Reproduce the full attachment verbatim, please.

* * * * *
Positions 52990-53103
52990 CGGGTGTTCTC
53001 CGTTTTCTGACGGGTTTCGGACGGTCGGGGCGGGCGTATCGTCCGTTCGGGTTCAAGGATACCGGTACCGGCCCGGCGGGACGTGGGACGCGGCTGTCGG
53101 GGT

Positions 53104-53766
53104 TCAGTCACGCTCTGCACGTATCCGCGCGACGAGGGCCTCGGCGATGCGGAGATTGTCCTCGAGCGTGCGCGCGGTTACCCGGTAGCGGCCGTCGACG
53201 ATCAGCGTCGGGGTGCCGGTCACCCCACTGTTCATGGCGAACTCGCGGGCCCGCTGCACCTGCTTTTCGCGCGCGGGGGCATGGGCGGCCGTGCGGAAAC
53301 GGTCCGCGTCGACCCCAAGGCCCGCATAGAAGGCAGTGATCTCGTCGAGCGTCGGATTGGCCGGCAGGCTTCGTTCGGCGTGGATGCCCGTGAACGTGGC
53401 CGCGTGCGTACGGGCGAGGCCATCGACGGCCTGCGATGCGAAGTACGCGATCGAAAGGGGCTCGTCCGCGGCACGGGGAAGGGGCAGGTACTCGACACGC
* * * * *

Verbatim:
Positions 52990-53103
52990 CGGGTGTTCTC
53001 CGTTTTCTGACGGGTTTCGGACGGTCGGGGCGGGCGTATCGTCCGTTCGGGTTCAAGGATACCGGTACCGGCCCGGCGGGACGTGGGACGCGGCTGTCGG
53101 GGT

Positions 53104-53766
53104 TCAGTCACGCTCTGCACGTATCCGCGCGACGAGGGCCTCGGCGATGCGGAGATTGTCCTCGAGCGTGCGCGCGGTTACCCGGTAGCGGCCGTCGACG
53201 ATCAGCGTCGGGGTGCCGGTCACCCCACTGTTCATGGCGAACTCGCGGGCCCGCTGCACCTGCTTTTCGCGCGCGGGGGCATGGGCGGCCGTGCGGAAAC
53301 GGTCCGCGTCGACCCCAAGGCCCGCATAGAAGGCAGTGATCTCGTCGAGCGTCGGATTGGCCGGCAGGCTTCGTTCGGCGTGGATGCCCGTGAACGTGGC
53401 CGCGTGCGTACGGGCGAGGCCATCGACGGCCTGCGATGCGAAGTACGCGATCGAAAGGGGCTCGTCCGCGGCACGGGGAAGGGGCAGGTACTCGACACGC